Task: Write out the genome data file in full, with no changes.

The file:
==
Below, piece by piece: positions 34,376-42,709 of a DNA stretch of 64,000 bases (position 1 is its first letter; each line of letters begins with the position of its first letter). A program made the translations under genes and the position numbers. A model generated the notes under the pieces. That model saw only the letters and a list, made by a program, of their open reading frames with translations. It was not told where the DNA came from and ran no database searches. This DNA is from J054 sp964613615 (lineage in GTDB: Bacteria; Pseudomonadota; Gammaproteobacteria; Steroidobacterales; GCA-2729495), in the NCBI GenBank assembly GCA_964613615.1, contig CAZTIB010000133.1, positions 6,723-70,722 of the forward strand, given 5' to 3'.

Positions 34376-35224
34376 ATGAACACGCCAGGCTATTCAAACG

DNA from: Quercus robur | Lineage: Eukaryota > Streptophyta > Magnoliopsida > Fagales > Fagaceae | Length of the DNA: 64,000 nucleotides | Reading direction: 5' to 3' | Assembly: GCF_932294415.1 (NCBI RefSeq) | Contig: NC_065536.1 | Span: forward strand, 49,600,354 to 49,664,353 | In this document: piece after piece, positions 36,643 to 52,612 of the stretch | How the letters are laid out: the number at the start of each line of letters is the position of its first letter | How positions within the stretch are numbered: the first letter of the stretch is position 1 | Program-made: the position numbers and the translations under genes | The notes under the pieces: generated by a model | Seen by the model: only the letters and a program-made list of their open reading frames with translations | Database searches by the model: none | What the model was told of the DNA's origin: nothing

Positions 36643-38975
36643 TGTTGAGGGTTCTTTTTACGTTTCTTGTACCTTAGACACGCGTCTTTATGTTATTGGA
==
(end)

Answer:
Below, piece by piece: positions 34,376-42,709 of a DNA stretch of 64,000 bases (position 1 is its first letter; each line of letters begins with the position of its first letter). A program made the translations under genes and the position numbers. A model generated the notes under the pieces. That model saw only the letters and a list, made by a program, of their open reading frames with translations. It was not told where the DNA came from and ran no database searches. This DNA is from J054 sp964613615 (lineage in GTDB: Bacteria; Pseudomonadota; Gammaproteobacteria; Steroidobacterales; GCA-2729495), in the NCBI GenBank assembly GCA_964613615.1, contig CAZTIB010000133.1, positions 6,723-70,722 of the forward strand, given 5' to 3'.

Positions 34376-35224
34376 ATGAACACGCCAGGCTATTCAAACG

DNA from: Quercus robur | Lineage: Eukaryota > Streptophyta > Magnoliopsida > Fagales > Fagaceae | Length of the DNA: 64,000 nucleotides | Reading direction: 5' to 3' | Assembly: GCF_932294415.1 (NCBI RefSeq) | Contig: NC_065536.1 | Span: forward strand, 49,600,354 to 49,664,353 | In this document: piece after piece, positions 36,643 to 52,612 of the stretch | How the letters are laid out: the number at the start of each line of letters is the position of its first letter | How positions within the stretch are numbered: the first letter of the stretch is position 1 | Program-made: the position numbers and the translations under genes | The notes under the pieces: generated by a model | Seen by the model: only the letters and a program-made list of their open reading frames with translations | Database searches by the model: none | What the model was told of the DNA's origin: nothing

Positions 36643-38975
36643 TGTTGAGGGTTCTTTTTACGTTTCTTGTACCTTAGACACGCGTCTTTATGTTATTGGA